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If I encounter someone with expertise, or skill, I admire it.
I notice, though, that when the skill in question is one I aspire to, the presence of the ‘exemplar’ feels intimidating. I am called into comparison by my own yearning…to speak fluent French, to play the cello, to be a successful author/speaker (whatever ‘success’ means).
I need to watch out for this form of ‘skill shaming’ I do to myself. I should be able to honor those ‘higher’ than myself without putting myself down in the process.
Next to the word “humble” in the dictionary, you will not see my picture. I do, however, have a sense of what it means for me, in particular. That sense has developed in part by contrasting ‘humility’ with this sort of ‘shame’ that is more dis-ordering than rightly-ordering, as true humility must be.
So, from my experience and not from the dictionary, Humble:
- To be hidden, invisible, detached from credit.
- To acknowledge the superiority of others and honor it without grudging or self-comparison.
- To be teachable and willing to be influenced by others.
- To put others before myself without developing a ridiculous “I am but a worm” posture.
- To support and promote the work of others and, if called to collaborate, to do so with right good will and excellent hard work.
- To do what I am not good at because of its intrinsic goodness, or just to practice being a beginner. (Hail Technology, thou humbler of the proud!)
- To make no demand for results, but to act in freedom according to my own best judgement (letting the work take place in me even when it does not seem to accomplish things ‘out there’).
- To trust God with all things that involve time: the timing of personal interactions, the time I have to use as a resource, the time that is beyond time and yet can permeate through the craziest-busy day, and the time in which my words may be read and find fulfillment according to the perfect timing of someone else’s life.
- To accept all impedance of my forward motion as from the hand of God, even when it seems to be the slow old farmer on the tractor in front of me, or the publisher who never responds, or the graphics guy who is working on my manuscript.
- To give from my weakness and imperfection and not just to give from my strength.
- To have a sense of solidarity with those I serve, employee, work for, or am served by: to tell their story and not just my own, and to care about what is important to them, not just my own projects.
Humus All Around Me
The best moment in the development of my personal ‘humility definition’ was when I realized the connection between humility and the humus, or soil-filled-with-the-detritus-of-life lying all around me on the ground. What an epiphany to see that whatever ‘fruits’ I produce from my vast store of creativity, it all will ultimately just become humus!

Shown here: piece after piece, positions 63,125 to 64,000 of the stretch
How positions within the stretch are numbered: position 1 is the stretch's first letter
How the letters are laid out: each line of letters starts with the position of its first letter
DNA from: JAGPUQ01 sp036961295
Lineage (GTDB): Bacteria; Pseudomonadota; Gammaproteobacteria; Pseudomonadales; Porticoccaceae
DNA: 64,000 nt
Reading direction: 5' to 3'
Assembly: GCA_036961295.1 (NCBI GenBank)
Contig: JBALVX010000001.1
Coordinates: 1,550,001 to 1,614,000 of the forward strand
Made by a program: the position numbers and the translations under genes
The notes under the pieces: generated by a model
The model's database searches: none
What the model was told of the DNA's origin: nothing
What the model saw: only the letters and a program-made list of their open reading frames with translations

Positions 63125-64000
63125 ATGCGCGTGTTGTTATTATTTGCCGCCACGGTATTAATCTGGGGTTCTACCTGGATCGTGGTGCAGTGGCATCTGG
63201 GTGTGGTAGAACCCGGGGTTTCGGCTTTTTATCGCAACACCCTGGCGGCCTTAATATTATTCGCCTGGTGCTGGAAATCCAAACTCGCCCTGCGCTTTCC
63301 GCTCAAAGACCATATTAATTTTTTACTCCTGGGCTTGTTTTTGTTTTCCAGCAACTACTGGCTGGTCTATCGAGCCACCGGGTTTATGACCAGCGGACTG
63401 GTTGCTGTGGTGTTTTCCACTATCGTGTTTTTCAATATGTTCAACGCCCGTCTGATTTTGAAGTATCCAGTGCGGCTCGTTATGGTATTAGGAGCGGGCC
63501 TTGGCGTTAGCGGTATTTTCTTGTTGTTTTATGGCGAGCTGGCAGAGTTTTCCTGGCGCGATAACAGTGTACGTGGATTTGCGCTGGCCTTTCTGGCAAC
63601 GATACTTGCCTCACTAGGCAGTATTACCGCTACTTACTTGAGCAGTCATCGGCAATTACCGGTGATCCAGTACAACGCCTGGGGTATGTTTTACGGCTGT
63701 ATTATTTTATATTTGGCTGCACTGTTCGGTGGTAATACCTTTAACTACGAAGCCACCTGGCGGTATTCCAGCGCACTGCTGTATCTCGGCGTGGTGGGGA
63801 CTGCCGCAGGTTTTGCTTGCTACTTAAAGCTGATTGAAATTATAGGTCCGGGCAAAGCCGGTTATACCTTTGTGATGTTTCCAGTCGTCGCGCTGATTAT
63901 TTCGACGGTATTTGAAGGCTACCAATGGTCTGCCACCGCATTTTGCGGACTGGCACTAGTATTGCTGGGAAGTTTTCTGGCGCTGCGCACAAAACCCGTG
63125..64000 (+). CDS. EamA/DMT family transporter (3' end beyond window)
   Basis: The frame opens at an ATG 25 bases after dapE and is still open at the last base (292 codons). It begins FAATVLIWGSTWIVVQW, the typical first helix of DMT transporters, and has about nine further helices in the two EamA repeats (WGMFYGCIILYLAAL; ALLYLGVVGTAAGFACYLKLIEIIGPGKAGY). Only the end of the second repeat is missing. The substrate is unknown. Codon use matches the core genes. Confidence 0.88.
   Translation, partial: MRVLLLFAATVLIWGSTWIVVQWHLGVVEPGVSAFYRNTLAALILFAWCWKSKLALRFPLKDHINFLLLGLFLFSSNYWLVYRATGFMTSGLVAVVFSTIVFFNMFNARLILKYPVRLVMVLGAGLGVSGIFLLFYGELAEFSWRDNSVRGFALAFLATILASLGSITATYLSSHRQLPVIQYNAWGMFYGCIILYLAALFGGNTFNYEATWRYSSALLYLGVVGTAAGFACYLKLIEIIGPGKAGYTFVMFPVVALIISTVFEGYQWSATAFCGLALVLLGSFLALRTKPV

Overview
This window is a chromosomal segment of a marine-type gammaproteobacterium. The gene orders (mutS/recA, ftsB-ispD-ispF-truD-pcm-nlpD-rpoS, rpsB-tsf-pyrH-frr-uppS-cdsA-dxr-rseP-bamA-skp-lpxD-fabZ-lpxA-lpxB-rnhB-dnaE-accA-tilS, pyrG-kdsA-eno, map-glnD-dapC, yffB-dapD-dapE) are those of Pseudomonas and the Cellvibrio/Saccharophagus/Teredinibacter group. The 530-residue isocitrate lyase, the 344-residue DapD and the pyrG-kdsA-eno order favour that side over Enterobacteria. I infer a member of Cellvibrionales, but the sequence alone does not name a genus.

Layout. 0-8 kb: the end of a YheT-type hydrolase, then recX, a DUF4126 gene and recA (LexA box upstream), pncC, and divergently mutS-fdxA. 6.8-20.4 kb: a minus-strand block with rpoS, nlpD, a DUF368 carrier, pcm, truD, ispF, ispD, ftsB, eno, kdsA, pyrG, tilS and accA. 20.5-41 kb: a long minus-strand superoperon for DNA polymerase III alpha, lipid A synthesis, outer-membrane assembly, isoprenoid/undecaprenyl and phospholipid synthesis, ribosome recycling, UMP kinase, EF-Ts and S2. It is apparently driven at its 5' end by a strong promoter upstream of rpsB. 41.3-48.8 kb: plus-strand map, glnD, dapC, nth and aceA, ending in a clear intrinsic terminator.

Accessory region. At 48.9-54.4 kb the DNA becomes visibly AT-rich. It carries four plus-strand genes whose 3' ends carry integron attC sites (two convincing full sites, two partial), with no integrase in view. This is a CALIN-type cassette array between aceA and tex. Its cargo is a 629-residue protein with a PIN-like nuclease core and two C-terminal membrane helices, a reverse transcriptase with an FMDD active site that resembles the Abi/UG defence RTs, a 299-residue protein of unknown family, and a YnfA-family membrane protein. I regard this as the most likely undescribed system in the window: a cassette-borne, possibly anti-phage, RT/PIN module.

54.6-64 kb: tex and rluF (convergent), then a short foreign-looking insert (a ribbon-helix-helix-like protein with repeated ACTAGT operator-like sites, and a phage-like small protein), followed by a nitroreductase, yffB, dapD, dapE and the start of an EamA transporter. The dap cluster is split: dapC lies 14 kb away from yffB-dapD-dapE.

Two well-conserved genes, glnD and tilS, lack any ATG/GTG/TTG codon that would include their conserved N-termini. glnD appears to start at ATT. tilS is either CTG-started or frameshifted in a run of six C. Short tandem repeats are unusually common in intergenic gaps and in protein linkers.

Some people are natural “amplifiers” and others are natural “balancers”.
The amplifiers tend to agree, nod encouragingly, and add to your thoughts with material that proves or corroborates your assertions, or opinions. Balancers listen with a different attitude. You’re making one case, so they’re helping by voicing the opposite case, or an alternative narrative. Amplifiers are most comfortable in a conversation with depth of agreement, and balancers in one with breadth of perspective.
It’s good to understand this dynamic, and to be aware of your own conversational bent. Without that awareness, you may fall into thee traps these personal styles present.
The amplifier may feel offended by what seems to be the contrariness of the balancer. The balancer may feel threatened by the pressure toward group-think in a conversation dominated by amplifiers. Both styles, pushed out of balance, move toward the silencing of other persons.
An amplifier can be just a ‘yes man,’ or drown out the wisdom and contributions of others. The balancer may think he’s being helpful, while his constant contradiction flattens and quashes the enthusiasm of others. In unity, respect, integration and love, though, these two can turn a conversation into an enjoyable and edifying event.
Scripture tells us to “cast down vain imaginations,” so let’s get to it.
“Vain” isn’t just about vanity, though spending lots of time imagining your own beauty surely calls for some “casting down.” “Vain” is also “to no avail,” or “purposeless,” and those imaginations are, I think, the ones most important to dispense with.
Cast Out the Clutter